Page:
By annexing the province of Ljubljana, fascist Italy provoked an unexpected reaction: the Slovenian Resistance movement also developed west of the Rapallo border.
Following the Great War, the Slovenian component in the Venezia Giulia region amounted to roughly 300000 people: a substantial minority in the cities of Trieste and Gorizia, the majority in the hinterland of the Karst and the Isonzo valley.
Fascism had already practised a twenty-year policy of denationalising violence, having been partly successful, but at the same time provoking a fierceful reaction, on which the new partisan movement would be founded.
The regime immediately tried to give a very strong repressive signal: in the autumn of 1941, the Special Court for the Defense of the State arrived in Trieste for the second time. The Court had already been in Trieste in 1930, in order to attend the great trial against Slovenian and Croatian anti-fascism movement which then went down in history as the First Trial of Trieste. In 1941 the Second Trial was meant to be a warning for the Slovenian population on both sides of the Rapallo border.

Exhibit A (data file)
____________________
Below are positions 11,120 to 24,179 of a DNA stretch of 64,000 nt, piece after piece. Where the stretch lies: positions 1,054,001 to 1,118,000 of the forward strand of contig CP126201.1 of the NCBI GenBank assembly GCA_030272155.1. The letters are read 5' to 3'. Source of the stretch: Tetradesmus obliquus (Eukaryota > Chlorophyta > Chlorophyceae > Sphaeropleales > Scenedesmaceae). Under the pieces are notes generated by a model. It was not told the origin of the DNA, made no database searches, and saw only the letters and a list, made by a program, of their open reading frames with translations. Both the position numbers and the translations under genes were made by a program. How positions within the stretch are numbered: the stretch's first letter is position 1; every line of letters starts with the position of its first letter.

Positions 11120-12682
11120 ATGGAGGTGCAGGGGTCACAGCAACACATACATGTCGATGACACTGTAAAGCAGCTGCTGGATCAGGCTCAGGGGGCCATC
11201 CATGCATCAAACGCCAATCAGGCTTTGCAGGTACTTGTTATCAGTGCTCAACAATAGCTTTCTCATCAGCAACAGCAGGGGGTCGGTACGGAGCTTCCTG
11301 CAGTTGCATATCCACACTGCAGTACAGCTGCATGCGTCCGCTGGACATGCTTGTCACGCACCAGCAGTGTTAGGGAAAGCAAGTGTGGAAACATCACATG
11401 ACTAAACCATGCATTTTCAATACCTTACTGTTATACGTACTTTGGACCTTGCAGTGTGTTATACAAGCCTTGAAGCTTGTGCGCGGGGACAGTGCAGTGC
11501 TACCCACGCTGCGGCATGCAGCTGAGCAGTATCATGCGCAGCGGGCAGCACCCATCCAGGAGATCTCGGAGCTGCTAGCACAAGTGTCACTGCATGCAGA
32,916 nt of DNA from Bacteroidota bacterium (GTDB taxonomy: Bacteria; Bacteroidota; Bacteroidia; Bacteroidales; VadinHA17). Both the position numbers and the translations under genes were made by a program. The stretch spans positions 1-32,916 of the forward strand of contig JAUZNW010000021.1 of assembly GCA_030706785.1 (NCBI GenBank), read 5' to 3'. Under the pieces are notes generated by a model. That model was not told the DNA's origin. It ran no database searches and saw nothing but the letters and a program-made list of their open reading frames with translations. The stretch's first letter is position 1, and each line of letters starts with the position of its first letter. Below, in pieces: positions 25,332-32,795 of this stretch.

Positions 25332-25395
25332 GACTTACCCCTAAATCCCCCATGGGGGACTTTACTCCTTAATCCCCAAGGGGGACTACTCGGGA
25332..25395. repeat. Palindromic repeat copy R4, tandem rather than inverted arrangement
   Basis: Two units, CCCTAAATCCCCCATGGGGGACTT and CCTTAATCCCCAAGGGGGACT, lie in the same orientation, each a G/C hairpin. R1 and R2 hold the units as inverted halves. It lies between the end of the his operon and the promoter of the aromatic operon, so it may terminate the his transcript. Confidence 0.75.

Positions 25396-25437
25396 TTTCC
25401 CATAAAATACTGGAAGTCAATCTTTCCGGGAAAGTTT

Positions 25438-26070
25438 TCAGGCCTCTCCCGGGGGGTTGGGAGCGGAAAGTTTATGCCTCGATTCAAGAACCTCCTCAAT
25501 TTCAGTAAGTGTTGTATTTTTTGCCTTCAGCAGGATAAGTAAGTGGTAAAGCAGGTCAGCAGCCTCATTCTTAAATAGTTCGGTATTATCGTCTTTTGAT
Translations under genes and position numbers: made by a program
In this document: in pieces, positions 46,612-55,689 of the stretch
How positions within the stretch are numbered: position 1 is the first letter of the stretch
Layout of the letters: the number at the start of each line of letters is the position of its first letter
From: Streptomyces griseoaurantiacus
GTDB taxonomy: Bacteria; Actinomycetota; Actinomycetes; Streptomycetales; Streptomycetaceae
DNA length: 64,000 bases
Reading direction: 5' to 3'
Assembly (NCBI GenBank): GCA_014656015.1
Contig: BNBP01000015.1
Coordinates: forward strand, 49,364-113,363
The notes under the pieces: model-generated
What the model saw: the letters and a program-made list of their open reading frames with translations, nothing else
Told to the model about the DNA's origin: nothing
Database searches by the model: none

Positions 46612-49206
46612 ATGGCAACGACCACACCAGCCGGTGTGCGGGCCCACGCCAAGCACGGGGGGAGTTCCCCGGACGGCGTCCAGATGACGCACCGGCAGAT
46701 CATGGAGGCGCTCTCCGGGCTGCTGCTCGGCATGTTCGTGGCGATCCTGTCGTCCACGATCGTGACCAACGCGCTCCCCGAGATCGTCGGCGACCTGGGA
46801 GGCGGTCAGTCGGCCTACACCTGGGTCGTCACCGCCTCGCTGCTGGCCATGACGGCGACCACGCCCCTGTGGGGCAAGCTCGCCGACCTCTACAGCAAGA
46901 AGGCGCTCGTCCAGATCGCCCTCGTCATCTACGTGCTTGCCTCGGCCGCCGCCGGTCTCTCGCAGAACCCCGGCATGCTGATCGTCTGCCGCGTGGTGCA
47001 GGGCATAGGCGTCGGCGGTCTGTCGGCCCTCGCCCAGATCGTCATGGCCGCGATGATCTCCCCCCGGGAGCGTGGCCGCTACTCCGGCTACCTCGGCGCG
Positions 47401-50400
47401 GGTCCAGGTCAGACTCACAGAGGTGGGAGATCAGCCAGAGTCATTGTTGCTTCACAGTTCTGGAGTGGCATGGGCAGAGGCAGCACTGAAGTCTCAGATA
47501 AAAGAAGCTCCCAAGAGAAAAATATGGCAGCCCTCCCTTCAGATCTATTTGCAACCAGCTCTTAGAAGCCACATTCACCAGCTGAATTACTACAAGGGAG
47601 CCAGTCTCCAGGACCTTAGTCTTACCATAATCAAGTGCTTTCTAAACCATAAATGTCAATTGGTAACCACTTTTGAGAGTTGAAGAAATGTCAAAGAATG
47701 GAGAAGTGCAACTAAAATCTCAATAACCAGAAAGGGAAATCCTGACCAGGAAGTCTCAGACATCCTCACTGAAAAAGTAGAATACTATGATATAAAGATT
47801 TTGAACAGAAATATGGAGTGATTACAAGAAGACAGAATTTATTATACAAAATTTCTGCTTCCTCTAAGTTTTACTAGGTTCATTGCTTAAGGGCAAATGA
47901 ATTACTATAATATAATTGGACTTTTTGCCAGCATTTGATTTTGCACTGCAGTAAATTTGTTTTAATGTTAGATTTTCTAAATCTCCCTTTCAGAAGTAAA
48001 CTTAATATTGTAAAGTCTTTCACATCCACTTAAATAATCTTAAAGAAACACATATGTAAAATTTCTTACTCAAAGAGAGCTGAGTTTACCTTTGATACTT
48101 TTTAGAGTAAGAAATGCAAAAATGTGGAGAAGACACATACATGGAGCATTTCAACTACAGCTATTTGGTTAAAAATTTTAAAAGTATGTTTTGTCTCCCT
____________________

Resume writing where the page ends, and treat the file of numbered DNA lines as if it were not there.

On the 15th of December 1941, five Slovenian anti-fascists were shot at the Opicina firing range. Their remains were buried in a mass grave in Fontane di Villorba (TV).
The bodies were brought back to Trieste only in October 1945.